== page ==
Dear Abby: I found out a month ago that my wife and my best friend had a relationship 40 years ago when we were in our 20s. My friend hinted about it, so I asked him point blank and he confessed.
My question is, should I ask my wife to tell me what went on or just sweep it under the rug and move forward?
Not a day goes by that I don’t wonder what happened to make her stray, or how long the affair went on under my nose. I tried talking to her about it right after I found out, but she started crying, which is one of my weaknesses. We married very young, and I wasn’t ready. So, what do I do? – Hurt and Angry
Dear H and A: I would love to know your “friend’s” motivation for hinting so broadly that he’d had an affair with your wife that you’d ask him point blank. He seems more a troublemaker than a stalwart friend to me.
If you have had a happy 40-year marriage, I think you should let it remain so. OK, so neither of you were angels. “Divorce” the “friend” and let it go.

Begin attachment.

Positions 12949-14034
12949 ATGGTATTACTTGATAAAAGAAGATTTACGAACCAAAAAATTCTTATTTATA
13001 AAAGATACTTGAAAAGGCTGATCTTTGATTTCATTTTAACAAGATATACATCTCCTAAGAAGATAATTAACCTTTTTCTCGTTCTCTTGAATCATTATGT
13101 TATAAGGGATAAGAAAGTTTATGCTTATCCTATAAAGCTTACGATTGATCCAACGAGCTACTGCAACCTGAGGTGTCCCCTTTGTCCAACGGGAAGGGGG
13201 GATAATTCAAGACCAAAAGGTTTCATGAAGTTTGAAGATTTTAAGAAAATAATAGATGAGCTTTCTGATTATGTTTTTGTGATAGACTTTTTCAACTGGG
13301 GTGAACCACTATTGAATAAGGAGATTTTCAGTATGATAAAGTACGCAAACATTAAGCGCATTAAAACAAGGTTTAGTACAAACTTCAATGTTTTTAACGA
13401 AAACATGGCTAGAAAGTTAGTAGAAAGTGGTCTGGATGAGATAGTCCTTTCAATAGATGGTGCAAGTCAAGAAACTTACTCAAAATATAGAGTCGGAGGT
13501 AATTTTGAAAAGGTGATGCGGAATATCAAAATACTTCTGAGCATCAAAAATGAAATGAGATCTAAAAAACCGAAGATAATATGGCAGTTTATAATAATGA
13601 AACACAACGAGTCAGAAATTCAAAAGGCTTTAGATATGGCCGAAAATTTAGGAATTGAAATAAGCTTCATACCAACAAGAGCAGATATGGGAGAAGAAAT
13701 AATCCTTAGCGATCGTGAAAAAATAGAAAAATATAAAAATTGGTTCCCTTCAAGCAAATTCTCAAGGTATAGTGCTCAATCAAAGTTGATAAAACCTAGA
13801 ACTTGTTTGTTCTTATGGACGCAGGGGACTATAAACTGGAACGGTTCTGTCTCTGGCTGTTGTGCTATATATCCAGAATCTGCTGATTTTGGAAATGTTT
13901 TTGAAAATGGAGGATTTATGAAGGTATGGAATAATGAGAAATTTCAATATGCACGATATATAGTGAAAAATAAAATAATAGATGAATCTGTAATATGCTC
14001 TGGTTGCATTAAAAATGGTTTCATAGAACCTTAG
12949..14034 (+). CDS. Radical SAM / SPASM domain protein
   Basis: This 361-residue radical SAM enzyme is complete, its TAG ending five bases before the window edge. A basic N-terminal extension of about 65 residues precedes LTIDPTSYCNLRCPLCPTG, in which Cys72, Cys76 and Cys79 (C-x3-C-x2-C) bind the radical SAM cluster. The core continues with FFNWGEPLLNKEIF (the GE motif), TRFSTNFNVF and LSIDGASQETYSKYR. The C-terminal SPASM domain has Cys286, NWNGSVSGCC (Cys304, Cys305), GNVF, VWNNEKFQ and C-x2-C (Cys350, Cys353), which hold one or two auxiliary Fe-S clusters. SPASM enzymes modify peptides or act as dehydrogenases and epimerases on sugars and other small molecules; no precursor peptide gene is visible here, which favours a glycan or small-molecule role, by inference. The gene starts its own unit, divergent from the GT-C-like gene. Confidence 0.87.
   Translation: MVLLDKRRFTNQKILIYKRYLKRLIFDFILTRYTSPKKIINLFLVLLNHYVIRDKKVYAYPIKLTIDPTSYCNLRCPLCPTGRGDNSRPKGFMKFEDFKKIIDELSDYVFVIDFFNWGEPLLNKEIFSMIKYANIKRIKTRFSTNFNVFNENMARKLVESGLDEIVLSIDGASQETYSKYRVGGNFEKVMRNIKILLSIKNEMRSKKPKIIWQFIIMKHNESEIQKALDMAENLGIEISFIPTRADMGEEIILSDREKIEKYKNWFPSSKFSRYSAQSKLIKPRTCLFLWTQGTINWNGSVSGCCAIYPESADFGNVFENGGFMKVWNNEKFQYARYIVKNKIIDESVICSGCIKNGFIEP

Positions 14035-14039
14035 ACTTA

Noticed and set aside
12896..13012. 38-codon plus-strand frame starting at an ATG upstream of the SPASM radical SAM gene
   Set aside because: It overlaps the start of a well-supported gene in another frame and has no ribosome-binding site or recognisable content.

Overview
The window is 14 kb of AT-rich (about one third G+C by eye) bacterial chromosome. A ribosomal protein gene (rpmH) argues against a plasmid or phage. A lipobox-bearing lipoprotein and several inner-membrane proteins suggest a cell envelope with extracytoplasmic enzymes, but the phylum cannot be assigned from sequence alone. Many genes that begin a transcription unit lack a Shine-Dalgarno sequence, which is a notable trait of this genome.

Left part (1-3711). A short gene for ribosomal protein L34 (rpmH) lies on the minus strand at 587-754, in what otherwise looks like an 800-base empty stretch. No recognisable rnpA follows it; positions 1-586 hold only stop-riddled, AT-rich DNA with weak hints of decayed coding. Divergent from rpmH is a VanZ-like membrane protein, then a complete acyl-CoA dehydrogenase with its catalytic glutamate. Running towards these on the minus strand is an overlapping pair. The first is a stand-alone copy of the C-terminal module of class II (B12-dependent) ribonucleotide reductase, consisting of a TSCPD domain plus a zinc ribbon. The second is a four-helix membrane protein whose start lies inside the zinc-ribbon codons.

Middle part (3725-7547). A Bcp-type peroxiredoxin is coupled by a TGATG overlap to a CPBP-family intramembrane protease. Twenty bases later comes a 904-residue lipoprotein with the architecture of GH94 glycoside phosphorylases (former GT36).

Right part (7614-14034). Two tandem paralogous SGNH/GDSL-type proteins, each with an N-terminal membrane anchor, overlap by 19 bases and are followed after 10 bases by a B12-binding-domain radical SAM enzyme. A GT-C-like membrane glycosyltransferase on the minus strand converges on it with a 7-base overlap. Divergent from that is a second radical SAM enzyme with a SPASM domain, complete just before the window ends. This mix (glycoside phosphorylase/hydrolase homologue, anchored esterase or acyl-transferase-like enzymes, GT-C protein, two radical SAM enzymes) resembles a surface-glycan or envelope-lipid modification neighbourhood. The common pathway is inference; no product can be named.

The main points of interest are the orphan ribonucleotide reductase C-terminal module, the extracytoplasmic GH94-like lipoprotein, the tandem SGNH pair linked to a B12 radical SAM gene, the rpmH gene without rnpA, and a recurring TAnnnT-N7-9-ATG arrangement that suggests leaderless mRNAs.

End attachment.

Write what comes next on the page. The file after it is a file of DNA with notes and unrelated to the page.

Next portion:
Dear Abby: I’m 30, married and the only female analyst in an office with 12 men. I love my job and I enjoy working here, but it is very hard to prove yourself as a woman in a male-dominated industry.
There is one other woman in my office. She’s very open about her online dating and sex life, and I am at a loss. I feel it’s extremely inappropriate for her to share detailed information with me in the workplace. I’m also afraid the guys will hear her and take me less seriously as a professional and equal.
I have tried politely changing the subject, ignoring her or avoiding her, but nothing seems to work. I don’t want to embarrass her by telling her flat out to not discuss her sex life with me, but I’m not sure what else I can do. What would you suggest? – Covering My Ears
Dear Covering: What the woman is doing can be considered sexual harassment, and in most sizable businesses – yours appears to be one – there are policies in place to protect employees. I suggest you tell her that hearing about her sexual escapades makes you uncomfortable and to please stop. And if she doesn’t, discuss it with either human resources or your employer.
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